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April 2000Vol. 1, No. 2New Glossary Defines Brain Development

Emerging research in neuroscience points to the first 3 years of life as crucial to a child's healthy physical, emotional, and intellectual development. The new "BrainWonders" website, sponsored by Zero to Three, serves as a resource for parents, caregivers, and pediatric/family clinicians on early brain development.

A glossary, featured on this site, defines the parts of the brain and stages in brain development. It also defines processes to measure the brain, such as brain imaging and the electroencephalogram (EEG). Some interesting definitions are:

  • Brain: A baby's brain triples its weight in the first few years of life and quadruples in size by the time a child becomes an adult. Most of this gain is not due to addition of new brain cells (neurons), but rather, to increased complexity and interconnections among the brain cells that we are born with, as well as to increases in the supporting cells.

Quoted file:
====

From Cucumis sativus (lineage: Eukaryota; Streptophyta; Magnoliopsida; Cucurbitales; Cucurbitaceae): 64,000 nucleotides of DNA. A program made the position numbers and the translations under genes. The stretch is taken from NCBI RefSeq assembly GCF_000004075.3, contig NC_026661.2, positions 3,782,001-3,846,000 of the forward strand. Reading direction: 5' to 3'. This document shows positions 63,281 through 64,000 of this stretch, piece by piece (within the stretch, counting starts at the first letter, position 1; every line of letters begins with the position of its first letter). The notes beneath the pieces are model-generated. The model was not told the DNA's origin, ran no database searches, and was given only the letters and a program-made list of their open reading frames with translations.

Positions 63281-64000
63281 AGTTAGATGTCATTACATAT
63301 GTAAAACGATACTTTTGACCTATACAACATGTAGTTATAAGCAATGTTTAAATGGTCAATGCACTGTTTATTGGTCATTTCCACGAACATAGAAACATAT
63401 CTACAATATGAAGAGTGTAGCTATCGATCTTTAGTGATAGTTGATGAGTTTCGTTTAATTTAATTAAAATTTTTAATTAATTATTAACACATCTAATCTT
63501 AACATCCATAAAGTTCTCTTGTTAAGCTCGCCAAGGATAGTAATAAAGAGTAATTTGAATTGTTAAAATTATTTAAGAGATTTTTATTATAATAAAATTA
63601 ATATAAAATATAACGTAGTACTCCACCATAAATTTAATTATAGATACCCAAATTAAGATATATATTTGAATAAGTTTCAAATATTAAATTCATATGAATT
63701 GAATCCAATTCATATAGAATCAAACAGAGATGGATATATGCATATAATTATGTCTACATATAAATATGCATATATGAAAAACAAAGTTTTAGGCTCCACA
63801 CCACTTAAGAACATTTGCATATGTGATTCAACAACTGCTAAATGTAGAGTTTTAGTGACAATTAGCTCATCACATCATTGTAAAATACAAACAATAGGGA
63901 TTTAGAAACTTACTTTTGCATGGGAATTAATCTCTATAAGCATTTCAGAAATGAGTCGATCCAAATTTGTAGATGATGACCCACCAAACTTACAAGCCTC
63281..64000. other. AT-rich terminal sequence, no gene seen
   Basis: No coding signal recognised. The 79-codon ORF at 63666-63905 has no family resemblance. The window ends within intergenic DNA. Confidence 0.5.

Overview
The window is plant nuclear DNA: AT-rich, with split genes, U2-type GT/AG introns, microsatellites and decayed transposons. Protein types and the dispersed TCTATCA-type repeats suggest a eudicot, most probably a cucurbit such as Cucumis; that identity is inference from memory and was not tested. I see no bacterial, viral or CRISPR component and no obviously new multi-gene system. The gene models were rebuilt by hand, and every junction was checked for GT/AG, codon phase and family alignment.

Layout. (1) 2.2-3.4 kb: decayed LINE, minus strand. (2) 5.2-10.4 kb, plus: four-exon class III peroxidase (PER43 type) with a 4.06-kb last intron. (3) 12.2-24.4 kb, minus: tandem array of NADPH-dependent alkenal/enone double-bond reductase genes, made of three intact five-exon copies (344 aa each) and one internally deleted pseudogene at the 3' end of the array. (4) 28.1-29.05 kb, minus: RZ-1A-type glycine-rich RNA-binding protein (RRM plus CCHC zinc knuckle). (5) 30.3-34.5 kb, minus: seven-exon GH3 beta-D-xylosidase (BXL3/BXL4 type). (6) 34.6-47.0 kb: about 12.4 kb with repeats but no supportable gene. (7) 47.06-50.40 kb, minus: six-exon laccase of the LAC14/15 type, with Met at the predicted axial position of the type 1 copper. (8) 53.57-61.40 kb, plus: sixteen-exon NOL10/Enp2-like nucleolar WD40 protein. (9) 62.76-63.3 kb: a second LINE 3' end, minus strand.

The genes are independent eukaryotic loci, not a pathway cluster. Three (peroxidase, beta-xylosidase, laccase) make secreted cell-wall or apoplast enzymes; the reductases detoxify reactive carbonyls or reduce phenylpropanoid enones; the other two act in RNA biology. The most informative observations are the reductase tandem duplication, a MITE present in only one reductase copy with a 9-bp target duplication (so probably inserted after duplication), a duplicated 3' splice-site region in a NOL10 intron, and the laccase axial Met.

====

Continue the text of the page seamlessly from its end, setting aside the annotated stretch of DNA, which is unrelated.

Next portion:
• Pruning: A process in brain development whereby unused brain cells, or unused synapses (connections among brain cells), are shed. At about 2 years, a child's brain compared with an adult brain has about twice as many connections among neurons. By the teenage years, those not in use are shed. Only those that are put to use survive.
  • Windows of Opportunity: Scientists believe that there are "sensitive periods" of time when the brain is capable of learning most efficiently and thoroughly... For example, children develop a "native accent" in a language if they begin to hear and speak it when very young. Someone who learns a new language at 3 years old will sound more "native" than one who begins as a 10-year-old. Around puberty, the "window" for easily acquiring native accents may close, for most people. Studies show little difference in the accent of someone who learns a new language as a teenager in high school, compared to someone who learns in middle age.

The BrainWonders glossary is available online at

Zero to Three ( is a national, non-profit organization located in Washington, DC, dedicated solely to advancing the healthy development of babies and young children.